Harshman thanks a kid for not giving up.

She whispers to another student “Good job,” but says she had a hard time hearing her next time speak a bit louder, with confidence.

“She usually comes in to encourage us … I like it when she comes in,” said Winter, 9, wearing a fur cap with a raccoon tail. “What I like about this school is they’re very understanding and they know and when someone might be having trouble with something … They are not just like ‘oh you’ll get it eventually’ … they actually try to see how the person is doing.”

And then take steps to identify what precisely are the errors in the child’s thinking to get them back on track.

The question remains: If Minnequa can make drastic improvements in test scores can it be replicated in other schools?

Harshman said Relay’s practices worked for her school. Maybe other schools need something else.

“It can be done, but you have to make the correct moves on what you need, right? What Minnequa did and the steps I took, isn’t necessarily what another school is going to need.”

Jenn Baugher with the Relay Graduate School of Education and Harshman’s coach, agrees. She said every school leader has a distinct vision for what they want their school to look and feel like so their levers for improvement may be slightly different. 

But she said all schools that have seen dramatic improvement have an invested, talented leader who is willing to be coached.

“It's really intense work,” Baugher said. “I think sometimes it can be easier to maybe fall back on something that seemed to be working before … it's just really hard work.”

Harshman credits the school’s success to teachers staying and being open to feedback and coaching. Fourth-grade teacher Ortega credits Harshman with fueling Minnequa’s turnaround.

“She cares for the students, she cares for the teacher. She's willing to hear us out. She's willing to help us out, and the kids feel that love. If she gives us that love, we feel that love from her. And then we go and do our job and do the same thing with our children,” Ortega said. ”I can’t imagine working anywhere else.”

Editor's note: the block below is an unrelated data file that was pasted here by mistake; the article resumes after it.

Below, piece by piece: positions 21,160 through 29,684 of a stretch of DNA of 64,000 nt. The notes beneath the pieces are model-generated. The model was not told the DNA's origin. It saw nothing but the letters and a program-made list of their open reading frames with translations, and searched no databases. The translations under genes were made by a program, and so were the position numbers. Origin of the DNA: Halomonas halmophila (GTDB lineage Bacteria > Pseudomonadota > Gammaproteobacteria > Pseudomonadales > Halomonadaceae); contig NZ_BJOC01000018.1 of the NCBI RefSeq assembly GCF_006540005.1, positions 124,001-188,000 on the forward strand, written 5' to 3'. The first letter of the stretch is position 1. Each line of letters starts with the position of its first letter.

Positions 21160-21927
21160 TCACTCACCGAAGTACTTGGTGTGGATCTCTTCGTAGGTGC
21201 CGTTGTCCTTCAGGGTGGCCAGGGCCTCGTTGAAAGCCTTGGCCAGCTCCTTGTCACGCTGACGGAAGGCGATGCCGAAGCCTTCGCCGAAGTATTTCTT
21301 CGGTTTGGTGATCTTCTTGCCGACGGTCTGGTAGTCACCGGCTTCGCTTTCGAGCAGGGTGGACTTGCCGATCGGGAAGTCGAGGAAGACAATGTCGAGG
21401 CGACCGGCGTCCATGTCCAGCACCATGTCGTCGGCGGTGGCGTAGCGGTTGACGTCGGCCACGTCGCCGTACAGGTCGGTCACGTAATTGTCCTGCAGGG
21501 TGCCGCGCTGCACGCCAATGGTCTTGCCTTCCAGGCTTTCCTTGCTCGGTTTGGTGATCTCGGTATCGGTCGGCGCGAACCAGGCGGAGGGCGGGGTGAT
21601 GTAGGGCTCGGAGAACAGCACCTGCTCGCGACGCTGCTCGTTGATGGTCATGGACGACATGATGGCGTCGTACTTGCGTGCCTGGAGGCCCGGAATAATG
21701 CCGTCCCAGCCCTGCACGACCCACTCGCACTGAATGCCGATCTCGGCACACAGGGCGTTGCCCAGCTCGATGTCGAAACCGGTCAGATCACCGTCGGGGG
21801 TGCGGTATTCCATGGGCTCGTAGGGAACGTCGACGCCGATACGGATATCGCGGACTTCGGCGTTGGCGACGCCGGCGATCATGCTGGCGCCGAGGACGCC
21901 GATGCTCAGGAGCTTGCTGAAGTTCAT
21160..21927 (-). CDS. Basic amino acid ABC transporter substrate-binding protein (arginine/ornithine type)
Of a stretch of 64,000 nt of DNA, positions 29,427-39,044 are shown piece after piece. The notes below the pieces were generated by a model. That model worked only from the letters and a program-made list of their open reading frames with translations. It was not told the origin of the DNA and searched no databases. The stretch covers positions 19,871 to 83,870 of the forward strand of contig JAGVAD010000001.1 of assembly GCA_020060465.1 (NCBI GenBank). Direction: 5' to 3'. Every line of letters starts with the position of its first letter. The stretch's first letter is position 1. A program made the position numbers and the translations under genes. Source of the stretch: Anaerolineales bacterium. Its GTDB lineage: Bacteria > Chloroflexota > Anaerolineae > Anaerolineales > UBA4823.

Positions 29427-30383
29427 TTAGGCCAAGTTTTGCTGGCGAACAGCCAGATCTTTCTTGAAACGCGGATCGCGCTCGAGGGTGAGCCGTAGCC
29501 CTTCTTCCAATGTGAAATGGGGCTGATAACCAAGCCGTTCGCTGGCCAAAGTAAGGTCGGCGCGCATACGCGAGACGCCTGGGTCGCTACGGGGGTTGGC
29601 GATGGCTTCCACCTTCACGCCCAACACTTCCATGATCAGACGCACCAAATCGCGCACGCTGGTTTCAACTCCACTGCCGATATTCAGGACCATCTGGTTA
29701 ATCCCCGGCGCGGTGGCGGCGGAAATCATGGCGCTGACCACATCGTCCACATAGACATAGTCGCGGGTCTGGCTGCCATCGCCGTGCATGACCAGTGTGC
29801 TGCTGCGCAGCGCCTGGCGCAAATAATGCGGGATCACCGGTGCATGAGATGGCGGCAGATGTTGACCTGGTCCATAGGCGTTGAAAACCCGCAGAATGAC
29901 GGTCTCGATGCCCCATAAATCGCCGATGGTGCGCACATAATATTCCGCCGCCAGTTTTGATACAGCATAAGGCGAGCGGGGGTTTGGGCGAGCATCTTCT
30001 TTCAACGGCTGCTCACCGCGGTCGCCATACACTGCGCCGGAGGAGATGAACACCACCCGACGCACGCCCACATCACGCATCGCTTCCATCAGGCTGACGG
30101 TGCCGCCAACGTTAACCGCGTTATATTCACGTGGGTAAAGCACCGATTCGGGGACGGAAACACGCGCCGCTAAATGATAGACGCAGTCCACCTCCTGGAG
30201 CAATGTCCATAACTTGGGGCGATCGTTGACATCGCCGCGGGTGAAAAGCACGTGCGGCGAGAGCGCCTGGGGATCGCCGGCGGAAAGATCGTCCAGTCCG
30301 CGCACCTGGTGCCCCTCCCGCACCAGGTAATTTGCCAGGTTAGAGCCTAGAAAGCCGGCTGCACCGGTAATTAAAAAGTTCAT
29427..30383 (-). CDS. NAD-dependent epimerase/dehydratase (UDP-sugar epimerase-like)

3 p.m. Harshman announces the winner of the hoverboard (Eladee) and does ‘shout outs’ to various classrooms about what she saw on her visits

Jenny Brundin/CPR News
Principal Katie Harshman helps first grader Anaheli wipe away some tears and tackle a problem after school on Jan. 25, 2024.

She sprays silly-string at kids and teachers in the hall as Eladee picks up her prize. Then a first-grader approaches Harshman, inconsolable. She’s crying so hard she can’t get the words out. Harshman takes her back into her office and gives her a glass of water.  

“See how it calms you down? It’s just a natural thing with water I’ve noticed.”

The girl tells her story about how when she dropped her pencil someone threw it across the room. Harshman tells the girl on Monday she’ll talk to the other students to teach them to make nice choices. 

“Because it hurts your heart, right? It teaches us how we want to treat people.  Now you know when somebody drops their pencil you should pick it up and give it to them. Sometimes the way you fight people’s mean ways is to just treat them with kindness, can you do that?”

Plus, Harshman said, now the girl knows the trick about drinking water to calm down.

3:15 p.m. - 4 p.m. Data meeting with third-grade math teacher Margaret Nelson

On the table are all the end-of-class tests her third graders took that day — to see how much they understood the lesson. The tests are divided into high, medium, and low based on comprehension.

The two conduct an intense analysis of each test for errors in thinking and the various teaching strategies and materials Nelson can use to correct those errors.

They conclude, that Nelson is doing a pretty exceptional job on the hardest part of a lesson.

Jenny Brundin/CPR News
Third grade teacher Margaret Nelson demonstrates how to solve a problem to her classs on Jan. 25, 2024. Her goal is students’ skills and their confidence in themselves.

“Your kids get the conceptual! They’re missing the computation. Easy win!” said Harshman. Nelson though, worries about where to find the time to get the kids to practice computation. It’s not happening in many homes so the limited window at school is all they have.

“I just want these kids to have a choice (in life) and there's so many barriers to that,” Nelson said.   

4 p.m. - 6 p.m. Harshman wraps up and heads home

After helping out with two hours of basketball practice, Harshman finally winds down. The school partners with outside organizations like the YMCA, to bring extracurriculars to Minnequa students. 

She tries to get everything she can done at the school to leave by 6 so she can have time with her own children.

“It's exhausting but absolutely worth it,” she said.